A connection is “a relationship in which a person or thing is linked or associated with something else.”
At the start of the pandemic, the world connected through the shared practice of sheltering in place and keeping your distance. That if we must leave our homes or interact with others, we need to wear a mask to reduce the spread. Simple. Easy. Not that hard. However, mask life and pandemic living made me (for the first time in a long while) stay still. An idea that seems easy but is one of the hardest things to do. At least for me.
Traveling is my escape from stillness. You learn early on if you live abroad to plan your year of travels for every break, conference, and visit home. Now here I was, sitting in stillness in my adopted country with no plans to leave anywhere any time soon.
So I sought connection through other ways, and mine was through my masks.
It started as just a fashion statement. A fat girl who loves to travel has a hard time finding clothing and things that fit when you’re in different countries. So my souvenirs became accessories. A pair of earrings from Pakistan, a scarf from Italy – wonderful ways of connecting my memories to my experiences whenever I put them on. Finding masks with different colors and styles is not that difficult. But for me, this wasn’t enough. I needed to seek connection in a deeper way.
Face Masks Beyond Fashion
I was connecting my masks to my fashion, but I could not ignore that my blackness, my womanhood, my faith, my citizenship and my individuality were all under threat at home in the US. Although the stories of womxn and men like Breonna Taylor, Ahmad Arbury and George Floyd were nothing new to my existence, the pandemic caused the world in its stillness to connect to the message that all womxn and men were indeed not created equal.
In my stillness, I had to come to terms with the precarious crossroads of American privilege overseas and my lack of freedom and means if I were at home. The same decisions and opportunities to cross the water almost ten years ago were the same reasons I chose to stay in my adopted home during this pandemic. I needed my masks to connect to my identity, community, activism, and blessings of my outer life.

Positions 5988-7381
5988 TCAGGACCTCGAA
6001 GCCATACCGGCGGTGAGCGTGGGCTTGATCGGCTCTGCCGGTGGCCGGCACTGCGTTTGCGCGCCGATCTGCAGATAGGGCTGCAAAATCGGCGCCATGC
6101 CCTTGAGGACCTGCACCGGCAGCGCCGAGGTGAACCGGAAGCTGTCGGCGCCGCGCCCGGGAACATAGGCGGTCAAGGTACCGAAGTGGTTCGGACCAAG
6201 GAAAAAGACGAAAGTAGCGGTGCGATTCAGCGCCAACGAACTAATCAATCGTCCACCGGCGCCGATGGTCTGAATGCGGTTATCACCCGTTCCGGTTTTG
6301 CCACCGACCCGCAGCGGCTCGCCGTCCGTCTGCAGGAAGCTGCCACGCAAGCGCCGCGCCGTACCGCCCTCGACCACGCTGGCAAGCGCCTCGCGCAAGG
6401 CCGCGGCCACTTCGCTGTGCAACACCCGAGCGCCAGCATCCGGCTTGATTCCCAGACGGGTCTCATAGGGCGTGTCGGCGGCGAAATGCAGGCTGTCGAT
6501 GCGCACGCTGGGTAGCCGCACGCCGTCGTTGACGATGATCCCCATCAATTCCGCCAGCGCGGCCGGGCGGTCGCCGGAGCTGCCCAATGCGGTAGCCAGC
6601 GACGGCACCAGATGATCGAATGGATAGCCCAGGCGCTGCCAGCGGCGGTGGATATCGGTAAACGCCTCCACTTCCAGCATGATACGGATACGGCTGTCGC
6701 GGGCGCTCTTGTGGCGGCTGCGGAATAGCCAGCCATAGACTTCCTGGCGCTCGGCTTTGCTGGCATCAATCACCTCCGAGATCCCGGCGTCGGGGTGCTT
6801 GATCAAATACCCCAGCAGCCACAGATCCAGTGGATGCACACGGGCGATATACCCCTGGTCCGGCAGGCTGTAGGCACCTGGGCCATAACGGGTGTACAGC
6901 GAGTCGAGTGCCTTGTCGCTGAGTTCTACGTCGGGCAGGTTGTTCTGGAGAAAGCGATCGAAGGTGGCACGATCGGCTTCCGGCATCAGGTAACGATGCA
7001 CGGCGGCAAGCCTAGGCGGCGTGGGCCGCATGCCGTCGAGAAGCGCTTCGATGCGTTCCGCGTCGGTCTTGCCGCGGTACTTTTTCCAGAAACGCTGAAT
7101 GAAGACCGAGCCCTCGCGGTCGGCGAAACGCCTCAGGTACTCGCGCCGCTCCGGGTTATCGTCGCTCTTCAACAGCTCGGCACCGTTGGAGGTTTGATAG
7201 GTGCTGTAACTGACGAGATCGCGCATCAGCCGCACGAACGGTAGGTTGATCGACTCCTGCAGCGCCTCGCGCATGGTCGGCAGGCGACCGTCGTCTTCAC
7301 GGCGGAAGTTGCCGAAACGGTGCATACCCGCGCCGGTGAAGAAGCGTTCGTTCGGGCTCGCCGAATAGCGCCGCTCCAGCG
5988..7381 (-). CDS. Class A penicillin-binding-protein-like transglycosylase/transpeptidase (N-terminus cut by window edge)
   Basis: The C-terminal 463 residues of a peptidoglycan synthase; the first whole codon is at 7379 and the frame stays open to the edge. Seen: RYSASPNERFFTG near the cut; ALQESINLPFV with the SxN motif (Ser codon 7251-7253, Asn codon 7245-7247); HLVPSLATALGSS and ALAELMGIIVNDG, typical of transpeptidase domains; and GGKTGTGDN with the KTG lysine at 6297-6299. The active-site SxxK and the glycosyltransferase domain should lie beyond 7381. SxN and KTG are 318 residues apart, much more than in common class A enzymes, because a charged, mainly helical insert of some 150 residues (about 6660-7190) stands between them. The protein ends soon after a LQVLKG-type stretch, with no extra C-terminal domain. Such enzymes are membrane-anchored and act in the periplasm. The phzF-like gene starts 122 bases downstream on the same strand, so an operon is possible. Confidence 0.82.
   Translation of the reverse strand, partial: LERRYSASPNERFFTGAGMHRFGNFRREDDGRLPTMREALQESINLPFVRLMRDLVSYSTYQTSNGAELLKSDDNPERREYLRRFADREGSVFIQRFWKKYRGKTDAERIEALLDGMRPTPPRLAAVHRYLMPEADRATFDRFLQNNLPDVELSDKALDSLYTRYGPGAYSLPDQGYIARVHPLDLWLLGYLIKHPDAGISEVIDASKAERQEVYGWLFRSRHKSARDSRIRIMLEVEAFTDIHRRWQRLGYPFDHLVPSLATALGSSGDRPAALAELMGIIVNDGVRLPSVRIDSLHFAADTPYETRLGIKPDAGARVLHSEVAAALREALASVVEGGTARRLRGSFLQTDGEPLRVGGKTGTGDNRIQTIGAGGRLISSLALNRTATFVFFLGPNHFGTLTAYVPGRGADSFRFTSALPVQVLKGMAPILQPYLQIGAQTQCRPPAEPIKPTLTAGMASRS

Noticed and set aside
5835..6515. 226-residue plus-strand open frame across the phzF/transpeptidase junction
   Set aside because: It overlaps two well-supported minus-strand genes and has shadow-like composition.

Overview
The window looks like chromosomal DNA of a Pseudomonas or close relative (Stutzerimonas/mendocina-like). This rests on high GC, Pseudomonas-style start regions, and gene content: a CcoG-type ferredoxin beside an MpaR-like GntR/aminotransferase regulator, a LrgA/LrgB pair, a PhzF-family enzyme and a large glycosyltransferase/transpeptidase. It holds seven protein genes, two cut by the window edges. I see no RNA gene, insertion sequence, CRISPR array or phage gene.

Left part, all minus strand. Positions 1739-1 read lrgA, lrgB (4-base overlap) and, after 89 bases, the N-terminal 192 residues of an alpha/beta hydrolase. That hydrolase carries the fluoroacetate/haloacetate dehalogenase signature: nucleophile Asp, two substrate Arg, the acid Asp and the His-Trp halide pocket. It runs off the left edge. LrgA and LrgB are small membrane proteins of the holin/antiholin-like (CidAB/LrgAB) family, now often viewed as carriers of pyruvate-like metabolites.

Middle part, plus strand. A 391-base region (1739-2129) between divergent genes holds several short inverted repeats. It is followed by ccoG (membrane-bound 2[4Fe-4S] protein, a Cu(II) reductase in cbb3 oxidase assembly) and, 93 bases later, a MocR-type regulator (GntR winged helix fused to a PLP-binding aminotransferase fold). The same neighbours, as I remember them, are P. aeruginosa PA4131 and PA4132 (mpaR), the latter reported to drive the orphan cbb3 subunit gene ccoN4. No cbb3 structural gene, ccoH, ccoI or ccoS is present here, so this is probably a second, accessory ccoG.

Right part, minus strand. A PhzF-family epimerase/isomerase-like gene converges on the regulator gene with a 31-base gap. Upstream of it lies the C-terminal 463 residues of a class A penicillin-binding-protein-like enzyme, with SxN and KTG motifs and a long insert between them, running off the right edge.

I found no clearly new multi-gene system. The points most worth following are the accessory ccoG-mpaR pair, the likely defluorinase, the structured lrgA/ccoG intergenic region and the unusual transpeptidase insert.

To channel my energy, funds, and choices, I had to come up with a bit of criterion:
- Locally owned companies that support womxn and children in some way in the Middle East.
- Black or womxn of color owned businesses in the US.
- Orders that were easy to pay and deliver internationally.
- A company that gives something of its proceeds back in some way, either through money or masks.
I started small. My first masks were sold to me by Filipina cleaners who lost their jobs during the pandemic in Abu Dhabi. It evolved locally to a vendor whose masks went to the Red Crescent, an humanitarian aid agency based in the GCC. It grew to black-owned companies in the states that gave masks to frontline workers for free and eventually evolved into political statements related to the current issues back at home, specifically created by Black and Indigenous Womxn of Color.
Community Activism Through Face Masks
Instead of wearing an accessory linked to a story about a trip, my masks became education and activism pieces to my colleagues and friends. It doesn’t sound like a lot, but every time someone asked me, “where did you get your mask,” my answer is more about the cause, the belief, and the connection.
For me, my masks became a small way to connect my homesickness and anger to supporting a cause that I am part of my birthright, passport, and opportunity.
For me, my masks stopped being about a fashion accessory, but more so a way to speak my mind without having to say a word.
For me, it is the way I have chosen to connect to my community and a way to have “a relationship in which a person or thing is linked or associated with something else.”
Just a few of Christina’s face masks (left to right). First Row – Created by out of work Filipina cleaners in Abu Dhabi. UAE unity mask. Mask from Taylor Jay Collection. Row 2- Heart for Lebanon fundraiser mask, remaining masks from Diop. Row three: Breonna Taylor and RBG masks from Ashley Nell Tipton, final mask and shirt from Legendary Rootz.
By Christina mcdade
Christina McDade is a writer, school counselor, social worker and a Spotify playlist curator who still plays Angry Birds and Candy Crush. Born and raised in Gary, Indiana, Christina has lived abroad, primarily in the Middle East for almost 10 years. You can follow her on Twitter, Clubhouse and Medium @mscdmcdade